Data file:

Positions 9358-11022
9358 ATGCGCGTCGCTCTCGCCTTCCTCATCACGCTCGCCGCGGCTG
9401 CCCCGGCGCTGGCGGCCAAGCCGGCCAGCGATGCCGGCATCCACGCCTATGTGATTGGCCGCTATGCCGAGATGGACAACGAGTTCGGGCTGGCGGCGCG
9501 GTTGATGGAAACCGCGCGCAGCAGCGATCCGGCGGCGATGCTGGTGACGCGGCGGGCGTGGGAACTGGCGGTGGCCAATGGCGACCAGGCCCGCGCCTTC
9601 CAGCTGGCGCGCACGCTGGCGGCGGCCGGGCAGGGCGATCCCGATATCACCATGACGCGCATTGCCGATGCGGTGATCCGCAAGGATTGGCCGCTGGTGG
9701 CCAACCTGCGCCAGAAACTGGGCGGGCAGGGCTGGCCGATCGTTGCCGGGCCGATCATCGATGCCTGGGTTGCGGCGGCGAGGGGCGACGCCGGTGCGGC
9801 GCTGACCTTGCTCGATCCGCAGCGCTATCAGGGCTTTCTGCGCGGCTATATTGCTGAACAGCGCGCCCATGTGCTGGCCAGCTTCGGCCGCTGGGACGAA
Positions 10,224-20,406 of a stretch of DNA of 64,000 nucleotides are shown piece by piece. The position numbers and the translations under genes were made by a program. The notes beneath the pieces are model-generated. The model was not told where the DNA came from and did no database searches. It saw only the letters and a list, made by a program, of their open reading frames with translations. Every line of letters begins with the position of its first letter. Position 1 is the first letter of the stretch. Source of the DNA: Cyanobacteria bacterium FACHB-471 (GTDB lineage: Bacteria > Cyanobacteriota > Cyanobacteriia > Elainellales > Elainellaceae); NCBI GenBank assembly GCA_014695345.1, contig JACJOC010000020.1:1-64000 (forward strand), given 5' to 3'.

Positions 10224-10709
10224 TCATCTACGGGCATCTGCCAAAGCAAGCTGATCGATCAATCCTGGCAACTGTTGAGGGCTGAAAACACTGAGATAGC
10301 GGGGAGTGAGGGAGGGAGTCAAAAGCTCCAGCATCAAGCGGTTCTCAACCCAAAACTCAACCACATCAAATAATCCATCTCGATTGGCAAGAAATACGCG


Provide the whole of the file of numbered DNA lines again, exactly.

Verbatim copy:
Positions 9358-11022
9358 ATGCGCGTCGCTCTCGCCTTCCTCATCACGCTCGCCGCGGCTG
9401 CCCCGGCGCTGGCGGCCAAGCCGGCCAGCGATGCCGGCATCCACGCCTATGTGATTGGCCGCTATGCCGAGATGGACAACGAGTTCGGGCTGGCGGCGCG
9501 GTTGATGGAAACCGCGCGCAGCAGCGATCCGGCGGCGATGCTGGTGACGCGGCGGGCGTGGGAACTGGCGGTGGCCAATGGCGACCAGGCCCGCGCCTTC
9601 CAGCTGGCGCGCACGCTGGCGGCGGCCGGGCAGGGCGATCCCGATATCACCATGACGCGCATTGCCGATGCGGTGATCCGCAAGGATTGGCCGCTGGTGG
9701 CCAACCTGCGCCAGAAACTGGGCGGGCAGGGCTGGCCGATCGTTGCCGGGCCGATCATCGATGCCTGGGTTGCGGCGGCGAGGGGCGACGCCGGTGCGGC
9801 GCTGACCTTGCTCGATCCGCAGCGCTATCAGGGCTTTCTGCGCGGCTATATTGCTGAACAGCGCGCCCATGTGCTGGCCAGCTTCGGCCGCTGGGACGAA
Positions 10,224-20,406 of a stretch of DNA of 64,000 nucleotides are shown piece by piece. The position numbers and the translations under genes were made by a program. The notes beneath the pieces are model-generated. The model was not told where the DNA came from and did no database searches. It saw only the letters and a list, made by a program, of their open reading frames with translations. Every line of letters begins with the position of its first letter. Position 1 is the first letter of the stretch. Source of the DNA: Cyanobacteria bacterium FACHB-471 (GTDB lineage: Bacteria > Cyanobacteriota > Cyanobacteriia > Elainellales > Elainellaceae); NCBI GenBank assembly GCA_014695345.1, contig JACJOC010000020.1:1-64000 (forward strand), given 5' to 3'.

Positions 10224-10709
10224 TCATCTACGGGCATCTGCCAAAGCAAGCTGATCGATCAATCCTGGCAACTGTTGAGGGCTGAAAACACTGAGATAGC
10301 GGGGAGTGAGGGAGGGAGTCAAAAGCTCCAGCATCAAGCGGTTCTCAACCCAAAACTCAACCACATCAAATAATCCATCTCGATTGGCAAGAAATACGCG